Georgia’s new immigration panel met in Atlanta for the first time Thursday. The seven-member group will review complaints from registered citizens about how public agencies are enforcing the state’s immigration law.
The Immigration Enforcement Review Board began its work by electing Atlanta attorney Ben Vinson as the body’s chairman.
He says the law limits the board’s power. It has no staff and no budget. And it’ll primarily review complaints about whether state and local government through contracts are hiring illegal immigrants or giving them public benefits.
“This board will not handle complaints filed by a government against a business or a business against a business or an individual against a business or individuals against each other," he told the panel and the public. "We don’t have jurisdiction to handle those complaints.”
Vinson says the volunteer panel has only received one complaint since the law went into effect on July 1.
The law requires businesses with more than ten employees to use a federal database program called E-Verify to check if employees can work here legally.
State officials say it might be the only state law with a panel enforcing it.
And one Georgian who was near the state Capitol Thursday says that’s cause for concern. Kailinn Friar is from Lithia Springs.
“I liken it to racial profiling," she said, sitting on a bench in downtown Atlanta. "I don’t know how you would describe it but that’s how it seems to me. If no other law has that kind of effect where other people can blow the whistle, then that is problematic.”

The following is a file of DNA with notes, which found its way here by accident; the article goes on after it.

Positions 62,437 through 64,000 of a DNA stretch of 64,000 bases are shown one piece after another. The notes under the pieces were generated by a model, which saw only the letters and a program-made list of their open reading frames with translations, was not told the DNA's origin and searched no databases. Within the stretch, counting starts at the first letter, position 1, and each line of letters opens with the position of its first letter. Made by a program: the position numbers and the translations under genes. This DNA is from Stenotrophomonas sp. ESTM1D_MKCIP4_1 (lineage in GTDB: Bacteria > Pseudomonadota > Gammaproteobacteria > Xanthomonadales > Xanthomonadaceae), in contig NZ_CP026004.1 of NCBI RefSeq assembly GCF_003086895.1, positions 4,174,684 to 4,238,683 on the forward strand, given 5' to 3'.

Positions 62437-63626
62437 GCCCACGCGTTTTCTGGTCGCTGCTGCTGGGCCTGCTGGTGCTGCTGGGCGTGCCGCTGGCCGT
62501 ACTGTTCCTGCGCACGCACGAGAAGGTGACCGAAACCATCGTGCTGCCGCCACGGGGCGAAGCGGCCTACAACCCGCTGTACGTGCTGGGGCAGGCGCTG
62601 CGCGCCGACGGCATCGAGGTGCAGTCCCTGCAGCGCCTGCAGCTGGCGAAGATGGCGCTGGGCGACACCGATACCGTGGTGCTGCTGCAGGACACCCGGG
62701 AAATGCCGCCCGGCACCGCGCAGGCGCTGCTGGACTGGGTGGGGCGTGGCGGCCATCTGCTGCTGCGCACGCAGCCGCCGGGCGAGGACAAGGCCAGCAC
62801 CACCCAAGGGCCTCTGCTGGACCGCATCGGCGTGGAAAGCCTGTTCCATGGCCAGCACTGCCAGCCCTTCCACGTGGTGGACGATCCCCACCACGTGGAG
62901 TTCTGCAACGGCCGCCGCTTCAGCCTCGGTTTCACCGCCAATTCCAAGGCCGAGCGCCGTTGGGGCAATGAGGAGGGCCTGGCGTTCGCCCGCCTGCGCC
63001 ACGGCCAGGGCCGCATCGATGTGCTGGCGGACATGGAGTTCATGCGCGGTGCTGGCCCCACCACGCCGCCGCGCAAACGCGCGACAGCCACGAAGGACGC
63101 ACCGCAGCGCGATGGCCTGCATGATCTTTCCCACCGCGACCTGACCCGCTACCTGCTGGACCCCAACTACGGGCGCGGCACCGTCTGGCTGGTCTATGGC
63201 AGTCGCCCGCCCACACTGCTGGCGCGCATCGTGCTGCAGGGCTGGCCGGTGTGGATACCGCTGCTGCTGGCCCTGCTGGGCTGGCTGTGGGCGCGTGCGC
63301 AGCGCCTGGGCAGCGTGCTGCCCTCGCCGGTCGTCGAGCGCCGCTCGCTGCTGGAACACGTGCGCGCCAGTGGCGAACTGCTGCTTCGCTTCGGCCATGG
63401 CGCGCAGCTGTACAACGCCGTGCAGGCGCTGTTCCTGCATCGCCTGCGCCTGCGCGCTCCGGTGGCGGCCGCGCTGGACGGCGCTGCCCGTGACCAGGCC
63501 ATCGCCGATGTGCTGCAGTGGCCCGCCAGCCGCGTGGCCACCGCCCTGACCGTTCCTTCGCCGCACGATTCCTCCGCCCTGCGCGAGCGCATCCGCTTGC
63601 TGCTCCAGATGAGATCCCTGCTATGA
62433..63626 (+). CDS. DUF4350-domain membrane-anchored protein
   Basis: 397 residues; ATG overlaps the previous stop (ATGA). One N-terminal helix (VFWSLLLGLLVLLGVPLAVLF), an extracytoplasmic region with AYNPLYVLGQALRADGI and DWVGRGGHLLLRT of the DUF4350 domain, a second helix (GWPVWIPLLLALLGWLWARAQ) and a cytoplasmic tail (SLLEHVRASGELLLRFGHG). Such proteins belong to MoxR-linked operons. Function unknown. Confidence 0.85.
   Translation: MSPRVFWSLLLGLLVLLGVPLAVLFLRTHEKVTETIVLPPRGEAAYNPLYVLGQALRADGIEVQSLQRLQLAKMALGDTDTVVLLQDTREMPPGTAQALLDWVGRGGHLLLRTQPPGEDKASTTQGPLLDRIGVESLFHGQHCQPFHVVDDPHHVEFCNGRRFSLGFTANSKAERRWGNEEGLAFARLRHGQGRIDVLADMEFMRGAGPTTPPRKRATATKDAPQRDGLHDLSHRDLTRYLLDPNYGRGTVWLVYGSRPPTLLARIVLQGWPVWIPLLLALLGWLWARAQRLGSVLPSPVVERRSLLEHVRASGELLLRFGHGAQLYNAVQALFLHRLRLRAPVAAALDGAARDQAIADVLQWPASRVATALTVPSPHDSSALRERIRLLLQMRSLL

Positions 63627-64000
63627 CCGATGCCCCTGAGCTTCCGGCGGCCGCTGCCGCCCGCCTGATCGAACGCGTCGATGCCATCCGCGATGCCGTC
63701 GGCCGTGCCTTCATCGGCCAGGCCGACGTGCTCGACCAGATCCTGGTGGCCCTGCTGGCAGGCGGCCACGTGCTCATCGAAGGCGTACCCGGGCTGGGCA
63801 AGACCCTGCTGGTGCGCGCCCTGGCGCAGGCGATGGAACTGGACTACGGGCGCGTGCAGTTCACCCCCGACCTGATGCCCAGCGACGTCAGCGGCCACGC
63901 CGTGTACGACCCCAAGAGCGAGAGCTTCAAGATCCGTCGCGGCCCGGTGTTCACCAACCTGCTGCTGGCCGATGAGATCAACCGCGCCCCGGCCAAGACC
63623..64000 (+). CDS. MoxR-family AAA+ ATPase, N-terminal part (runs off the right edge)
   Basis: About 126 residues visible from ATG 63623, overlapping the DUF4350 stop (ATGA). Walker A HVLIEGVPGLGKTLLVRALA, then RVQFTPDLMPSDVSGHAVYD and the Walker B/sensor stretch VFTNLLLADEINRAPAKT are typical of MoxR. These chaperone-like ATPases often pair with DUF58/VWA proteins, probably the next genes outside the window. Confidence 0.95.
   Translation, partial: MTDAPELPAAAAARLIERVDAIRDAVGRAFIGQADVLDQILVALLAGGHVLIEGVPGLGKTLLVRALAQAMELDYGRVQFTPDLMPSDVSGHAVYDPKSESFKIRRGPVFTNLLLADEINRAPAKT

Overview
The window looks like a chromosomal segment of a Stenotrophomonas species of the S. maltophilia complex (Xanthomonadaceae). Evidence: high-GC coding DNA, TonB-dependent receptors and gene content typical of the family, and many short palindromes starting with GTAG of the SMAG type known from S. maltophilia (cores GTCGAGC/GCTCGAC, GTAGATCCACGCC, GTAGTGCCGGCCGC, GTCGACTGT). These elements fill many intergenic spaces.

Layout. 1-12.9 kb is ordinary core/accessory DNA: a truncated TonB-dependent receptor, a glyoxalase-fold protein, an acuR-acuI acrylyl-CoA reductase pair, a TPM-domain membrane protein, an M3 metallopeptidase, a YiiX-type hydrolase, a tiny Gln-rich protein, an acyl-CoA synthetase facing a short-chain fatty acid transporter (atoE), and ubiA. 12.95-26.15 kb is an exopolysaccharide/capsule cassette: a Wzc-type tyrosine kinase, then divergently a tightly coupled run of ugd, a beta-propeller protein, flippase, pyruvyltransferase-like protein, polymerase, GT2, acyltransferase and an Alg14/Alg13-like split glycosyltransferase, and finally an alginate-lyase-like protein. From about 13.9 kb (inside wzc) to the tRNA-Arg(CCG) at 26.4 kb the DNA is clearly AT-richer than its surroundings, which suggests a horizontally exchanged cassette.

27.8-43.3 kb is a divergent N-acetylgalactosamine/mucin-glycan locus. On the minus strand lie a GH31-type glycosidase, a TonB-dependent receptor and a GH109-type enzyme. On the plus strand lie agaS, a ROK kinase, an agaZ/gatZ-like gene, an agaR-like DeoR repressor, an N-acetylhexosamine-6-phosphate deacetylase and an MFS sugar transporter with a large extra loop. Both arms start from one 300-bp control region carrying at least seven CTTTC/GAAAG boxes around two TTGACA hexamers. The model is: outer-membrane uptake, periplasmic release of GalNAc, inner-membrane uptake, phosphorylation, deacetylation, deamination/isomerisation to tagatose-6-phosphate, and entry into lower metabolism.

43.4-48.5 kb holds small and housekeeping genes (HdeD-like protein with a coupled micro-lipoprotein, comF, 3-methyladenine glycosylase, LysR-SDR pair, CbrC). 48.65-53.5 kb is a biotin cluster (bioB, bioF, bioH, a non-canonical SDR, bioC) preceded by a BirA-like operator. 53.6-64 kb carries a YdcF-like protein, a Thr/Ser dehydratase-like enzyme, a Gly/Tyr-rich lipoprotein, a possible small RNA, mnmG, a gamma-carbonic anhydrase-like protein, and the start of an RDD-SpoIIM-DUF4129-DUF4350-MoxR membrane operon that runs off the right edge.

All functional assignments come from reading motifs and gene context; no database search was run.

The board consists of seven middle-aged white men, a fact that has drawn criticism because the law will largely affect Hispanic and Asian immigrants. One panelist, Phil Kent, says that shouldn’t be a concern for residents.
“I wouldn’t have a problem with seven black men who were for strict enforcement of our laws,” he said after the meeting adjourned.
Kent, himself, has also been a source of controversy. That’s because he's adamantly against amnesty for illegal immigrants who came to the U.S. at a young age. And he's also been quoted calling Palestinian refugees “thugs.”
Kent brushed off the criticism, saying he's been a public figure for three decades and the comments are just part of civic debate.
The panel is still working out the kinks of how it will handle complaints. Vinson said if the panel receives "5,000 complaints" in the next few months, he may have to ask the state legislature to allot more money for enforcement.
Vinson and other panel members also said they need to help elected officials understand what's in the law and what enforcement powers the panel has.
Dallas Mayor Boyd Austin, who sits on the panel, said, "There's ambiguity not just with the public but also with the public agencies."
The law aims to punish only those public agencies that knowingly and willingly violate the law, not those entities that mistakenly commit an infraction.
A complaint form will eventually be on the Web site of the state's Department of Audits.